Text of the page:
The cold late autumn is less warm for walking and at times like this, when it is getting colder, I am reminded of summer sunshine. Most of the time the memories take me to the sea but this time the walk was much closer, in the city center. Downtown and midsummer form a very hot combination. Lots of concrete, asphalt and the scorching sun turns into a big furnace but that doesn't stop me from taking the walk there because it's one of my favorite parts of the city.
It's time to make the introductions. The city is Bucharest and it's the capital of Romania. The place of the walk is Revolution Square, named after the Romanian revolution of December 1989, a revolution in which I participated, along with a large number of the city's inhabitants. Previously, this square had several names, changed with the political changes. Piata Palatului, because this is where the royal palace is located, Piata Gheorghe Gheorghiu-Dej, the name of the first communist leader, after the abdication of the king, Republic Square, after the death of Dej and now, Revolution Square. I hope they don't change the name from now on!
The most important building in this square is the Royal Palace, now the National Art Museum of Romania. Now I'm going to ignore it because my interest is drawn to two nearby monuments, two monuments celebrating different events at the two ends of the 40-year period of communism in Romania.
Equestrian statue of King Carol I
An imposing statue, as a statue of a king should be. A bronze statue, 13 meters high and weighing 13 tons.
Carol I of Romania, Prince of Hohenzollern-Sigmaringen, reigned for 48 years, the longest reign of a Roman ruler. During his reign, the country gained independence from the Turks (1877) and began the modernization of the country.
This statue, placed right in front of the Royal Palace, is a recognition of the merits of this monarch and a reminder of the country's history.
The other monument is a controversial one. It was placed in the square after the anti-communist revolution of 1989.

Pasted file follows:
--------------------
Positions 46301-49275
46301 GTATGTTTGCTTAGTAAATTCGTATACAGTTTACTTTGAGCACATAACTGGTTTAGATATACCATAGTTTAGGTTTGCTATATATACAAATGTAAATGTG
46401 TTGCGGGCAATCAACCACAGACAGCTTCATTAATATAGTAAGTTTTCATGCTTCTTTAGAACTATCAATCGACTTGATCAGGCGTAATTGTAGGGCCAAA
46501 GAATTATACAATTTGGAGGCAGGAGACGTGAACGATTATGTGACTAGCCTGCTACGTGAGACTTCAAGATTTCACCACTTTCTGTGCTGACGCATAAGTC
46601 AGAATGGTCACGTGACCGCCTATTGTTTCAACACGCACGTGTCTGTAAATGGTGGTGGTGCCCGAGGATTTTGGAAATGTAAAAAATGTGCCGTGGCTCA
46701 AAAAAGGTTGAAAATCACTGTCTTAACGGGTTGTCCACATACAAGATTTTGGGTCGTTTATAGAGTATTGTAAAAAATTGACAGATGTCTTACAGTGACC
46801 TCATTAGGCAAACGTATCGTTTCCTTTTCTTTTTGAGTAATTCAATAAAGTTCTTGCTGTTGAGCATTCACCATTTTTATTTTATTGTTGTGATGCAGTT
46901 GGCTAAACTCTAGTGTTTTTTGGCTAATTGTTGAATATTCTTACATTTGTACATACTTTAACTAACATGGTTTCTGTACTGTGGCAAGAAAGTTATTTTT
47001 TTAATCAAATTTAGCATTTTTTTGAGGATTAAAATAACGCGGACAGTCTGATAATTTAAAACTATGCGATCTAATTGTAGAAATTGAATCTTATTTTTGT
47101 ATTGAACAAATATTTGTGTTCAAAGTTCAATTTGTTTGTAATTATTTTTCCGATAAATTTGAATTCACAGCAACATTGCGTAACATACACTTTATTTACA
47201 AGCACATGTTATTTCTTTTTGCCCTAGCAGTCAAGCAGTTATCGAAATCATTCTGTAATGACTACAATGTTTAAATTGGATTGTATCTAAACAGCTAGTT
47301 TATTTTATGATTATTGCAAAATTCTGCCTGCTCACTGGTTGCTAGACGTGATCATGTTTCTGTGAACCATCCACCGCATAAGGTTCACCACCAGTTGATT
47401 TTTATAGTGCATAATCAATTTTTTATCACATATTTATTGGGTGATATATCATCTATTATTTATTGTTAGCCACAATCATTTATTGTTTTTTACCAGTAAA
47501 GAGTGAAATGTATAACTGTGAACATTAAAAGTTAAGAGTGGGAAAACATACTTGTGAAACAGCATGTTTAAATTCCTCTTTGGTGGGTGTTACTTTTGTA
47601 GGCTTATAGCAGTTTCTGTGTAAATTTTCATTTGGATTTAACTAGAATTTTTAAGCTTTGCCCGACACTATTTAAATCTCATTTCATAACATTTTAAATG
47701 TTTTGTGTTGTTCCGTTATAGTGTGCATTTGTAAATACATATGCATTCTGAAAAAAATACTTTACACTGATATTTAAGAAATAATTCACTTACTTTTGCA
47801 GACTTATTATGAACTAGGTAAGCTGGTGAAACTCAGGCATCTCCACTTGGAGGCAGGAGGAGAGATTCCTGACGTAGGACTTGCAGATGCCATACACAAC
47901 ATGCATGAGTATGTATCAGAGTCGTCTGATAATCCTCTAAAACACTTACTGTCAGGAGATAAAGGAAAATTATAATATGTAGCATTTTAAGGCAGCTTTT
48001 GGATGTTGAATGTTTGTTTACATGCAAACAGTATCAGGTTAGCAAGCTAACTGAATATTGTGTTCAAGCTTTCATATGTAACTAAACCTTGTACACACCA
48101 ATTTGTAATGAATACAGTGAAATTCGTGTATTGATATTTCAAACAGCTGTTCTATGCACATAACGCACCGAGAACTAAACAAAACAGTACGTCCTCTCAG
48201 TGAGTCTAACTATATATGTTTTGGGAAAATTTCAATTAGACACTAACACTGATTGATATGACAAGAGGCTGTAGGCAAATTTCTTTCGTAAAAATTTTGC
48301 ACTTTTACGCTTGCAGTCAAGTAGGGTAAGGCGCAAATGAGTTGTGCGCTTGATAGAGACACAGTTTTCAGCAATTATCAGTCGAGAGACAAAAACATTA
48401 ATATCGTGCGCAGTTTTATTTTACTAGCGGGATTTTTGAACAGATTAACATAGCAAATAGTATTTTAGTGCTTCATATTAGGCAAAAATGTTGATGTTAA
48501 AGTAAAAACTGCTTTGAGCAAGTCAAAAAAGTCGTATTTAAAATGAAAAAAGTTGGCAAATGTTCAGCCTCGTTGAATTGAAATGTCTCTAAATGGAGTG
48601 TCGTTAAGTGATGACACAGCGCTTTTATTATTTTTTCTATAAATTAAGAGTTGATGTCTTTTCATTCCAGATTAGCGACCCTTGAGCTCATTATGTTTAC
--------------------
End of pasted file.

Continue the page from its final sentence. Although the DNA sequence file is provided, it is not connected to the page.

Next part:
Memorial of the Renaissance - Eternal Glory to the Heroes and the Romanian Revolution of December 1989
Of course, the new revolution that brought democracy to the former communist country Romania deserves a monument too. Especially since the Romanian Revolution was bloody, it was the only transition from communism to democracy among the former communist countries of Eastern Europe that were violent. More than 1000 people died in those events.
The main parts of the monument are this 35-meter high column, called The Pyramid of Victory, and the Wall of Remembrance, a wall inscribed with the names of the 1,058 people who died during the revolution.
As I said, this monument has been highly criticized, both for its cost, more than ten million dollars, and because it seems copied from other works, such as a trophy in Brazil or a monument in Armenia.
I don't like it either and it bothers me that there are suspicions of financial fraud and plagiarism for the most important monument dedicated to the Romanian revolution and the memory of those who died then.
There will always be such controversies, in fact, the statue of King Carol has its problems, but, they are not the problems of monuments, they are the problems of contemporary Romanian society.
It was a walk full of "heat", a heat hard to bear and that explains why the streets and this square are so empty. Even though I wanted to be at the seaside, I must say that I like this square in Bucharest!
I'll say it again and again, I've found that my main activity lately is... walking. Like all of you, I love to walk, but only now I have realized that walking has become my main mode of relaxation. Slowly, slowly overtaking the other pleasures I still have.
The explanations are these, among others... age, the need to do at least some semblance of sport, the pandemic. There's probably more but I can't identify it now.
HiveBloPoMo - Day 24
This is my attempt to post every day in November!